The day my husband swore into the Navy and left for boot camp was a day full of emotions for all of his friends and family. We felt a strange combination of fear, pride, sorrow, and happiness. Over the years spent in the military since that day, my husband and I have noticed that people who have their significant others join the military are so focused on the day they leave for boot camp, that they forget to plan for what comes after. Once the active-duty member actually leaves for boot camp the spouses are then left wondering: “They left…now what?”
Most spouses stay with their parents, or in their own home in their home state, during the boot camp months. They don’t really have a chance to immerse themselves in the military life culture until after graduation and they move to their spouse’s first duty station. There are still ways that a new military spouse can help prepare for what’s to come, though, while their significant other is in boot camp. Here are the ways that helped me prepare the most:
1. Learn Military Time
Your spouse will come from work and say something along the lines of “I have to be back at 0800 in the morning,” or “The FRG meeting for spouses is at 1800 tonight.” When you look up the times that the base pharmacy or commissary is open, the internet will tell you the times in military time format. Knowing ahead of time that 1800 means 6PM will save you a lot of hassle and stress as a new military spouse. The best way that I learned military time was to set my phone clock to portray military time. That way, for the 2 months that my husband was in boot camp, I was able to practice learning the time format and was a pro before we reached his first duty station.
2. Memorize the active-duty member’s social security number
As a new military spouse, I was shocked to learn just how much my husband’s social security number was used. I needed it for health insurance, dental insurance, eye care, and to log into military related accounts online. Carrying around his number in your wallet can be very dangerous in case your wallet gets stolen, so the best advice I can give is to memorize it.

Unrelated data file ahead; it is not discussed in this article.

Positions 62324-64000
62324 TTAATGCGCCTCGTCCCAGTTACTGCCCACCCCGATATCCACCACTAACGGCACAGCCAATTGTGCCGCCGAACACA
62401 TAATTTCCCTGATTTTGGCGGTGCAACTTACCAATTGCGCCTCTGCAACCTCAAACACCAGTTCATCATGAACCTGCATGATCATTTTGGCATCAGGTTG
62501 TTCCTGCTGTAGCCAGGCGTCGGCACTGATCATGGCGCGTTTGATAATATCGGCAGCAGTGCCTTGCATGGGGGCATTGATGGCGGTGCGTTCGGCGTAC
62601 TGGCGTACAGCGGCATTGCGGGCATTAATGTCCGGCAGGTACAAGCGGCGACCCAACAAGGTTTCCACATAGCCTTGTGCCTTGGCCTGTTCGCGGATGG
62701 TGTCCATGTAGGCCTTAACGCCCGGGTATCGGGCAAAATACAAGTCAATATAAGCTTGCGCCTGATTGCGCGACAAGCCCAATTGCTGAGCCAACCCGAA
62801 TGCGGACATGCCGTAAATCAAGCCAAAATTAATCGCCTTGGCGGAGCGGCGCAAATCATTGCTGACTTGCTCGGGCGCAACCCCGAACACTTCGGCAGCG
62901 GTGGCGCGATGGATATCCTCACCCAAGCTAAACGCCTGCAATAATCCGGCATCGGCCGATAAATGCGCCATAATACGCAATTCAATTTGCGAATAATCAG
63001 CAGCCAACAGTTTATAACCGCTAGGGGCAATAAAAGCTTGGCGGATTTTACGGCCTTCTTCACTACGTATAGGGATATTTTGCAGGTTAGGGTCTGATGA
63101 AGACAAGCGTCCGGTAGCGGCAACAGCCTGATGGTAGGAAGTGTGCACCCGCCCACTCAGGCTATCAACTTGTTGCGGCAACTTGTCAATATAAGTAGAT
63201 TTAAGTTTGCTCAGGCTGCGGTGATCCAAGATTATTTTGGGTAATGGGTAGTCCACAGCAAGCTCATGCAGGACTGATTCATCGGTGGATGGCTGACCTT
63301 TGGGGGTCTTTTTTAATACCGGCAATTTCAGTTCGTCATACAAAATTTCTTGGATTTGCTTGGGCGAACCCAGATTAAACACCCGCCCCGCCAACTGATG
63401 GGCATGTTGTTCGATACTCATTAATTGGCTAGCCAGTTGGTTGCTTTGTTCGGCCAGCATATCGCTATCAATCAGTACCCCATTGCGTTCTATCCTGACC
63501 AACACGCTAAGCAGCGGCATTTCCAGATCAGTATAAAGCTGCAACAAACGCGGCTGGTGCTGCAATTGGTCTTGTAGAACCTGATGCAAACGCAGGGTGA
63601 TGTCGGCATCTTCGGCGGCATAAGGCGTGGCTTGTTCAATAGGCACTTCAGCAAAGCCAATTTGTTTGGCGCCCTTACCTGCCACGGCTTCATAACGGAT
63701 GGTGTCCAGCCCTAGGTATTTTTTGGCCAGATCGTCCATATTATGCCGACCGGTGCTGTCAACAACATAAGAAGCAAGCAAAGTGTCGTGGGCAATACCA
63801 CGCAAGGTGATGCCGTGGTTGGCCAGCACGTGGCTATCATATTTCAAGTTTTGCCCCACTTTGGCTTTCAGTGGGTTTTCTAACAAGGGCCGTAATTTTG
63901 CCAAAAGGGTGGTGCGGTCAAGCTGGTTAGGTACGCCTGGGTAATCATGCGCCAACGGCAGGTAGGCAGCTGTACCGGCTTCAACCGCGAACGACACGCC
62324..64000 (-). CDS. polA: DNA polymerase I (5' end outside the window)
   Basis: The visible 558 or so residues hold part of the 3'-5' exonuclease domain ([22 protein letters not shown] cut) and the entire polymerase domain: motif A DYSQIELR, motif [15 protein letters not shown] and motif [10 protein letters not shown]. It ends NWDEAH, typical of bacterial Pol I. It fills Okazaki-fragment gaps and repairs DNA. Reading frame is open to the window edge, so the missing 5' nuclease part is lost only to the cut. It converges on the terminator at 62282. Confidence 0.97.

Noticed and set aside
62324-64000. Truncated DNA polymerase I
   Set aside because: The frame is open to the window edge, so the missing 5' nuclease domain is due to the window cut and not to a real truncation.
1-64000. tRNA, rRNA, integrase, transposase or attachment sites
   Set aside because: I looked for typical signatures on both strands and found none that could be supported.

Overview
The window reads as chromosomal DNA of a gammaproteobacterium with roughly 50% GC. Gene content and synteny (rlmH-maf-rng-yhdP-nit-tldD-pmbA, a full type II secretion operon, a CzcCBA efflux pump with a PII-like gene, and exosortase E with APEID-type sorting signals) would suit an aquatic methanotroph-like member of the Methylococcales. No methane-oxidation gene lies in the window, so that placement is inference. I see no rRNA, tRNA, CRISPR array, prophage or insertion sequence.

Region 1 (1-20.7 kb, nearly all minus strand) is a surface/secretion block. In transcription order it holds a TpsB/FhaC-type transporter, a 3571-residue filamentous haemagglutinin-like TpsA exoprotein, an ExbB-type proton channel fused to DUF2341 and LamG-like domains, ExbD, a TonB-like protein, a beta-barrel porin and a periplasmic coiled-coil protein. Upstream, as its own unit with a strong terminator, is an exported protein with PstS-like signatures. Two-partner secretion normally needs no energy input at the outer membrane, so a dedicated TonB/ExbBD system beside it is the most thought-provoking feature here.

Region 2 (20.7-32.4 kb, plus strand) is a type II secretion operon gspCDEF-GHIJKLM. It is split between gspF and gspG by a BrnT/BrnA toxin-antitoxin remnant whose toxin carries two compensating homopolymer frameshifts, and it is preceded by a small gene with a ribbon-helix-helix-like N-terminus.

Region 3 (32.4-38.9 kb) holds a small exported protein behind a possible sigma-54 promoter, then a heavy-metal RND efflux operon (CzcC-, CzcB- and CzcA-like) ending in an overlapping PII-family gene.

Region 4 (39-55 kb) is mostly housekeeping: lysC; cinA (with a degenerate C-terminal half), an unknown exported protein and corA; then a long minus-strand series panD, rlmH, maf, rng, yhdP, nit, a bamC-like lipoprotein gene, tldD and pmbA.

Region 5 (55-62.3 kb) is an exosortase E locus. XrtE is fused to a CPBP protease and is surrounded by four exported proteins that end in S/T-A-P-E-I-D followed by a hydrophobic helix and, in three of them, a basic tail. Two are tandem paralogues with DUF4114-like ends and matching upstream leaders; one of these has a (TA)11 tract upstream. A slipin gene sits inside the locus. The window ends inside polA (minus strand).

3. Be Patient
“Hurry up and wait” is a real thing. I’m not a fan of being patient, but as a military life you’ll have to be. Don’t freak out if it takes weeks to get your first letter from your significant other while in boot camp. It took me 3 weeks to get the first letter from my husband, and it was very short. Keep sending yours from day one though! Sometimes they can receive mail even if theirs doesn’t get sent.
Be patient with yourself. You will have a lot to learn and it’s overwhelming at times. Be patient with yourself and remember that you can’t learn it all in a day.
4. Plan Your Trip to Boot Camp Graduation
Graduating boot camp is probably the biggest, and scariest, thing that your significant other has ever accomplished. They may play it up that it’s okay if you aren’t there when they graduate, but they want you there. They need you there. You need to be there. Take time off work, book your plane tickets, or check the tires on your car…and go. Tell them ahead of time so that they can reserve you a ticket, or put your name on the list, depending on how the specific branch of military does things. If they offer professional pictures of your active-duty member in uniform at an astronomical price…buy one! We didn’t buy one and have forever regretted it. Here’s a picture of us after his graduation. We were so young!
5. Research where you are moving to after graduation
If you’re one of the lucky ones that know where you are moving to after graduation, then be sure to do TONS of research on the area! Find Facebook groups for the base/post to join and let housing know you are coming if you can. One of my favorite parts of moving to a new duty station is Googling all of the fun activities to experience in the area.
Those 5 steps are simple ones, but they’ll make a world of difference in helping you transition from civilian to military life. Be sure to check out the Military Life section of the blog for more information on what being a military spouse is all about. Welcome to the military community, we’re glad to have you!